'Blood & Glory' Delivers the Goods but Might Bleed Your Wallet Dry
Though the gladiatorial game "Blood and Glory" sports some good graphics, it doesn't quite match the fun or interest of something like "Infinity Blade." But it is good for a few hours of slashy-bloody combat fun. Although the game is free, it might require a few in-app purchases to see all the game has to offer -- unless you're willing to devote many, many hours of your life to earning in-game loot.
Dec 12, 2011 5:00 AM PT
When I stumbled across the iPhone and iPad game "Blood & Glory," I instantly got the feeling that it was like "Infinity Blade," the popular fantasy slasher fighting game.
That alone wasn't enough to pique my interest, but when I saw that it was free, sported lush graphics, and had an eye-popping 43,000 customer ratings with a five-star average, I had to download the 111 MB beast and take a look for myself.
Pretty - and Gory
Like "Infinity Blade," which is made by Chair Entertainment Group, the graphics are fantastic. I didn't bother playing "Blood & Glory" on my iPhone 4, but on my iPad 2, they were pretty sweet. "Blood & Glory," however, isn't like a quest game where you walk through various scenes on your way to battle with various bad guys and monsters. "Blood & Glory" is set in a coliseum, and you fight your way through tournament battles with one fellow gladiator after another.
To fight, you use a combination of blocking with a shield, swiping with a weapon (sword, ax, etc.), and using magic potions to do things like replenish your health in the middle of a fight. You can also dodge and parry attacks that come from your foe, who is always a much nastier gladiator than yourself. One opponent rapped his axe on his helmut to get himself psyched up for the upcoming battle in a quick little pre-fight set scene, which sparked a laugh from me.
The fighting itself is pretty good, but to get your weapon onto your opponent, as near as I can tell, you pretty much have to block an attack then strike when the opponent is off balance, and the game lets you get some good slashes in. The other option is to tap a special reservoir of kick-butt attack power at the right time. This option gets ready for use as you block and parry successfully. If your opponent is standing in a position that would seemingly let you slash him open, though, you can't always get much more than a graze. If the game were even a little slower-paced, this would be irritating.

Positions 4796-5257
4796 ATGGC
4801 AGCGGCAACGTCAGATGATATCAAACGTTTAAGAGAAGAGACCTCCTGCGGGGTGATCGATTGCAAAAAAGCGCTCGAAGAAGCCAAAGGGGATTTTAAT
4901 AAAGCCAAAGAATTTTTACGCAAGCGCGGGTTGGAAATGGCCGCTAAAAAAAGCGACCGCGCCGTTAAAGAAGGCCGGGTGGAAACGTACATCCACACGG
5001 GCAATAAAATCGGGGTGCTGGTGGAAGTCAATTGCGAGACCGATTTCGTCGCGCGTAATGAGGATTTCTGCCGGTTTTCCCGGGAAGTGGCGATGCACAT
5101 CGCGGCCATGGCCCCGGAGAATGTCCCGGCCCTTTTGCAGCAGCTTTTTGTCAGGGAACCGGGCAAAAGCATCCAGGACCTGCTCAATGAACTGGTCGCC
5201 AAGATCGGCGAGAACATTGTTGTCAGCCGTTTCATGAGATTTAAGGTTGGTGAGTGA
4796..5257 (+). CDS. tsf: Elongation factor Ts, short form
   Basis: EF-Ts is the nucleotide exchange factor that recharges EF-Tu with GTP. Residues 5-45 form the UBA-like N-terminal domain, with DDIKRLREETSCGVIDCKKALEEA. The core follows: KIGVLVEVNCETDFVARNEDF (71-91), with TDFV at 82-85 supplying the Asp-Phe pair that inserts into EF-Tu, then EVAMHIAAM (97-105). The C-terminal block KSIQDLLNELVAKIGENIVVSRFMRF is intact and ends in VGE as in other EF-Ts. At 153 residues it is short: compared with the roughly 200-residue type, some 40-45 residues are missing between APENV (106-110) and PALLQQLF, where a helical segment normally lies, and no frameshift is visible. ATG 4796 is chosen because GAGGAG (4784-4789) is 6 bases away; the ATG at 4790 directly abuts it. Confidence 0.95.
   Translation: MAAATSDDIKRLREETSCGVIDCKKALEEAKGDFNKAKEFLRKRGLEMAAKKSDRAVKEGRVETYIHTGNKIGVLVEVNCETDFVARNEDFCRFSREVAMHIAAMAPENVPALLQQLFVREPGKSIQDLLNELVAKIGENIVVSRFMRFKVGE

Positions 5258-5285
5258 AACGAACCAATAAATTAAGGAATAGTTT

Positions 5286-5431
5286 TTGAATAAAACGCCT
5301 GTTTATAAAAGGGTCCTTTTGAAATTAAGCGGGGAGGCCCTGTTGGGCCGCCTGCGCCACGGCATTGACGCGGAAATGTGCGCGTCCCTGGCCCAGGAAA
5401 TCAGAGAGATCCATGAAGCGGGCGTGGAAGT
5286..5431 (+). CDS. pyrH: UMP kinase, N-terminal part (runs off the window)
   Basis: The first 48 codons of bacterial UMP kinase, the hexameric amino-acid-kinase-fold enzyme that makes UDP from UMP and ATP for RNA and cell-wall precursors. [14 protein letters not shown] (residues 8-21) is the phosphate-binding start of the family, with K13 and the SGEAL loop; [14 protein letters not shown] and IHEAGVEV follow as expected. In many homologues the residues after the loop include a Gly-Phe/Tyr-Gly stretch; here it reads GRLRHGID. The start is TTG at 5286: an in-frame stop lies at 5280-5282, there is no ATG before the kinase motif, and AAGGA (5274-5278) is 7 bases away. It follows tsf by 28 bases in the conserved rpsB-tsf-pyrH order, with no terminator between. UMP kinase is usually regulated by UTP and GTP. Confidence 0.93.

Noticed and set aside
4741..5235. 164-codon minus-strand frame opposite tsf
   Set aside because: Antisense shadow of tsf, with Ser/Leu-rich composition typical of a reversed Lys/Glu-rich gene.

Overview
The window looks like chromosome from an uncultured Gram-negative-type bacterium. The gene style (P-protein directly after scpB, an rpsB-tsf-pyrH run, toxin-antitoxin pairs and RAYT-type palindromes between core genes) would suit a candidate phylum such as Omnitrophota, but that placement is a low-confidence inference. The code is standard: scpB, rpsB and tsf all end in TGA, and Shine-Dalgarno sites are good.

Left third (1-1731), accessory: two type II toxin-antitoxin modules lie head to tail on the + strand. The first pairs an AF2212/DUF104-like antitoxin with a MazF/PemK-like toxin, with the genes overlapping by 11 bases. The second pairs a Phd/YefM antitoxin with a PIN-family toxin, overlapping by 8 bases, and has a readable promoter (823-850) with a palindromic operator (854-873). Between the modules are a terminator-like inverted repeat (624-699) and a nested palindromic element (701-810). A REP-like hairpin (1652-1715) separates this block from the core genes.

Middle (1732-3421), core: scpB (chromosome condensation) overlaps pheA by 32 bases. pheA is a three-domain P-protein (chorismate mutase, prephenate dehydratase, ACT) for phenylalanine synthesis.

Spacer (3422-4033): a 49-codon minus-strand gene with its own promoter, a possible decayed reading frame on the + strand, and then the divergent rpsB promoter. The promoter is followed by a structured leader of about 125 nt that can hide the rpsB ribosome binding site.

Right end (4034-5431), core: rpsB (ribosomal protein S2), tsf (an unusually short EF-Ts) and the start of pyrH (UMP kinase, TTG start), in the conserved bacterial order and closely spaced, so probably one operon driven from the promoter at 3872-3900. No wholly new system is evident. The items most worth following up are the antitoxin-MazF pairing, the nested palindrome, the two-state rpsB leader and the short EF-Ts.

So Where's the Gore?
Oh, the blood and gore. There is a lot of blood. The bad guys get bathed in it, and when they eventually fall to the dirt, a pool forms below them. But that's not what I find gory at all.
What I find gory is the whole premise of the money-making structure behind the game itself.
Instead of charging you $5.99 or $9.99 or whatever, you get the game free ... but to really excel without slogging through the game and slowly building experience, coin and rubies, you can buy add-ons through in-app purchases. For instance, after one battle, I got an offer, "Skill points available. BUY Skills." Yeah, I didn't tap to buy more skills. The whole concept just rubs me wrong.
But this game's maker, Glu Games, isn't the only company shilling a living with games this way, and so many potential customers like the free option to check out the game and see if they want more that it's hard to get too upset at Glu over the method. While some customer reviews in the Apple App Store decry the practice and complain that you can't proceed well into the tournament without having to buy better equipment (with real money), there are clearly tens of thousands of customers who seem quite thrilled.